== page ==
Nils Ferber has gone from total anonymity to right near the tippy-top of my list of people I will let on my spaceship when the planet explodes – and he’s on that list by virtue of that thing up there: project “EX”.
The fact that the EX is totally impractical and looks, on the surface, to have been commissioned by the same people who designed Futurama’s Suicide Booth is part the bike’s appeal – especially for those of
you us who wanted to fly like Superman and dreamed of racing Lightcycles when we were kids, this looks like hot, battery-powered ticket.
Battery-powered? Indeed! This is a green-transportation blog, after all, so you knew the gist of the article would eventually touch on this car’s innovative use of compact li-ion 18V battery-packs and twin high-torque electric motors (below).
there is a Santa Claus those are fairly standard-issue 18V cordless drills – the same kind many of you readers may already have stashed away somewhere in your home. Combined, the 2 Bosch-sourced batteries put enough juice through the CNC-milled “gearbox” to scoot the EX to nearly 20 mph and certainly beyond, if you’re willing to replace the relatively wussy PSR 18 Li2 “motors” with the more terrifying 36V “Brute Tough” hammer drill (also from Bosch) … and let’s be real for a moment: anyone seriously considering purchasing one of these things is very likely to tick the 36V “Brute Tough” option box, right?
The head-first riding position, trick CNC-machined gearbox, and brilliant re-purposing of the cordless drills aren’t the only bonkers things about the EX. Ferber’s even designed a new way to steer, creating a metallic “spine” that, by shifting your weight, will actually change the shape and footprint of the EX, allowing it slice and carve corners without over-taxing the relatively narrow bike tires with lateral loads (the single biggest dynamic challenge to all trikes).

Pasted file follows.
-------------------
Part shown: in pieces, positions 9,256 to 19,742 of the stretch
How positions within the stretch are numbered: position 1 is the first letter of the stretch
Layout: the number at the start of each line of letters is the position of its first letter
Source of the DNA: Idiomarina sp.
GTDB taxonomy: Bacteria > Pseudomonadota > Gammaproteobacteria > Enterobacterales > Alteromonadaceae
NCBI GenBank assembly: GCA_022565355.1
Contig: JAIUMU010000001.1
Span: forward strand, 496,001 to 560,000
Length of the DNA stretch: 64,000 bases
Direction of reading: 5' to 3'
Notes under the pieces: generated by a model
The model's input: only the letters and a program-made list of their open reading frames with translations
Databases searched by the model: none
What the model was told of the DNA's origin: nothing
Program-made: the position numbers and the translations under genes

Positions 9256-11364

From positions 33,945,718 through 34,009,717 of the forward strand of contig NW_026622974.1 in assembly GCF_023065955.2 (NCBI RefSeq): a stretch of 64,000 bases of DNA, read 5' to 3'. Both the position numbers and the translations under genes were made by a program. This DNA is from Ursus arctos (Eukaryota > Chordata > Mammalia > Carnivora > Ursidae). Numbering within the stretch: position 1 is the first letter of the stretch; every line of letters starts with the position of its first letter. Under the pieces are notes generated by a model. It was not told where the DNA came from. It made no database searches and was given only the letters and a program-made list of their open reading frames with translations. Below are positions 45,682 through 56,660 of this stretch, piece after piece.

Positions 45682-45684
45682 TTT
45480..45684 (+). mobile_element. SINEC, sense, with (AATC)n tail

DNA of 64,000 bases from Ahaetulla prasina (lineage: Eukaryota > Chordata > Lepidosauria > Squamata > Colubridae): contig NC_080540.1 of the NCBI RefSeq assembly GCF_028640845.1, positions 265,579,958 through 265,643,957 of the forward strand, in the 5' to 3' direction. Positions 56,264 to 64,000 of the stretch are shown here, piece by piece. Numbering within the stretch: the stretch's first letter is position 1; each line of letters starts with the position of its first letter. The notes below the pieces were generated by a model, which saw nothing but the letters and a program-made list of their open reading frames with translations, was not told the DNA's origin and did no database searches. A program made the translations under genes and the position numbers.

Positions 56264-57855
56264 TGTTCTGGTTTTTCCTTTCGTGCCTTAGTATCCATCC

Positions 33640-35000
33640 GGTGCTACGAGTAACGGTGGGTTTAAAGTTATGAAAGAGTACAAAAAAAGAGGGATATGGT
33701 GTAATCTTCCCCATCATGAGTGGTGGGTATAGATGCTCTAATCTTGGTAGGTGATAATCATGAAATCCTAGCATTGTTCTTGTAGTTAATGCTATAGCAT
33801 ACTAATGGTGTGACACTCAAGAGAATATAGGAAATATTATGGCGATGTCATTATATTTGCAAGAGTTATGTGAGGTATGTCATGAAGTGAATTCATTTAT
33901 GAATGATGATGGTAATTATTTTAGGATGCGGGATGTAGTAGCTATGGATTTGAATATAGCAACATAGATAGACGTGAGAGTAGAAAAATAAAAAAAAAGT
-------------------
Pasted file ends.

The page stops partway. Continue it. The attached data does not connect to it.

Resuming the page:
Like everything else on this manic device, the fully-articulating metal spine is a thing of beauty (below).
Note: plenty of room for the 36V option!
I guess, in the end, the EX is a thing of fantastic brilliance and absurdity – or maybe it’s just eccentric and I’m over-thinking things again.
In the Nils’ words, the EX project is less “Must. Die. Now!” lunacy and more an artistic model of “EXentricity”, which he defines as “a deviation from what is ordinary or customary. To match this definition we couldn’t just modify an existing vehicle but had to start designing something new from scratch. The result is a completely new driving concept: The driver lies headlong on his three-wheeled vehicle and accelerates the ‘EX’ with sprawled out arms.”
Whatever you say, guy – just tell us where to send the checks!
Source: NilsFerber.com, via a bunch of people emailing this to me.